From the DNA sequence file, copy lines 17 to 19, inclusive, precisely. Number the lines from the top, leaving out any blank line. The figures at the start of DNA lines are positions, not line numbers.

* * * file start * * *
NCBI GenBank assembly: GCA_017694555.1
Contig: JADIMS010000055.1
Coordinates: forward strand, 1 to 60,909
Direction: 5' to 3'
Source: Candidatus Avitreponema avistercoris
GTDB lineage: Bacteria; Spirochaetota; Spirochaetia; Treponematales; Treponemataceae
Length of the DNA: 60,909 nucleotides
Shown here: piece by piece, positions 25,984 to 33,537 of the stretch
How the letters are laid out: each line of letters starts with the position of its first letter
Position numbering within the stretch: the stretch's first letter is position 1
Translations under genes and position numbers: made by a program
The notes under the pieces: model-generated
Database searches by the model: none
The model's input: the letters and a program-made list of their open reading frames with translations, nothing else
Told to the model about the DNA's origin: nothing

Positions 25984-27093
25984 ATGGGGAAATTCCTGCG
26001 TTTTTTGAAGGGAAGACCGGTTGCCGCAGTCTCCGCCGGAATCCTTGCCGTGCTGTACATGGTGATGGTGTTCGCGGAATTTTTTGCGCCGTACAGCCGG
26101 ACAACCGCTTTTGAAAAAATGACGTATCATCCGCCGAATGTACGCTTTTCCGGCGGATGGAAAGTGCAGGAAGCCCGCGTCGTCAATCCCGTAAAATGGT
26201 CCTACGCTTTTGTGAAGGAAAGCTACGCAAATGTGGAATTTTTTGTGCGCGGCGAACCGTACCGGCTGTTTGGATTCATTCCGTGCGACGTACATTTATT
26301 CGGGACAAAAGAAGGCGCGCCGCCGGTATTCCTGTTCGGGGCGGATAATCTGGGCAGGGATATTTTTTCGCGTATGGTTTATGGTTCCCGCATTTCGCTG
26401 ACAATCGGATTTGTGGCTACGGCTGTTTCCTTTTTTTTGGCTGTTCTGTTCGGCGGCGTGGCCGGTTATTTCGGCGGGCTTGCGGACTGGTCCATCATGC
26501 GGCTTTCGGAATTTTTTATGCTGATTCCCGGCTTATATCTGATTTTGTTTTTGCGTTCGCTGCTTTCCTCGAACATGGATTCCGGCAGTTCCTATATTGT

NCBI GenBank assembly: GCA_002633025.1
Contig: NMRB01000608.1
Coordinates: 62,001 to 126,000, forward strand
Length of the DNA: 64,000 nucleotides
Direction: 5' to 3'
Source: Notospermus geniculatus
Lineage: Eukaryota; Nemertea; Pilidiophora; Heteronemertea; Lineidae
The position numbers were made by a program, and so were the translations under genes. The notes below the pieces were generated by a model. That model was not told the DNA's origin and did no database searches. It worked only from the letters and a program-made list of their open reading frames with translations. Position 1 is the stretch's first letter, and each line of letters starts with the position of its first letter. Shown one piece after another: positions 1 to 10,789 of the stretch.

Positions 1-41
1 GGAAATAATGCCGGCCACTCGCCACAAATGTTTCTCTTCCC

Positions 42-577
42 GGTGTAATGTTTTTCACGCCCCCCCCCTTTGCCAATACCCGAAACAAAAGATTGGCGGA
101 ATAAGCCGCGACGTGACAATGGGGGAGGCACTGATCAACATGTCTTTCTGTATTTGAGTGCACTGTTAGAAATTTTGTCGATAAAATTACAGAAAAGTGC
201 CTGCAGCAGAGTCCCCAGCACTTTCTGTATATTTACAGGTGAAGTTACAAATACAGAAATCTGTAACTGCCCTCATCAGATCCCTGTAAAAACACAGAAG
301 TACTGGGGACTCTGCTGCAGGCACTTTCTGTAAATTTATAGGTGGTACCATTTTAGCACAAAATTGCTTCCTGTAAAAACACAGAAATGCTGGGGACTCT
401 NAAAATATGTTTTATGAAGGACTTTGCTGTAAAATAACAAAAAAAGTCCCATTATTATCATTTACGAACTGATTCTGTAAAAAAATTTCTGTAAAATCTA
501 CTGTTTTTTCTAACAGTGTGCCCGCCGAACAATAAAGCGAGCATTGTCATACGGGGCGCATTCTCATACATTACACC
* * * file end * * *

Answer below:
25984 ATGGGGAAATTCCTGCG
26001 TTTTTTGAAGGGAAGACCGGTTGCCGCAGTCTCCGCCGGAATCCTTGCCGTGCTGTACATGGTGATGGTGTTCGCGGAATTTTTTGCGCCGTACAGCCGG
26101 ACAACCGCTTTTGAAAAAATGACGTATCATCCGCCGAATGTACGCTTTTCCGGCGGATGGAAAGTGCAGGAAGCCCGCGTCGTCAATCCCGTAAAATGGT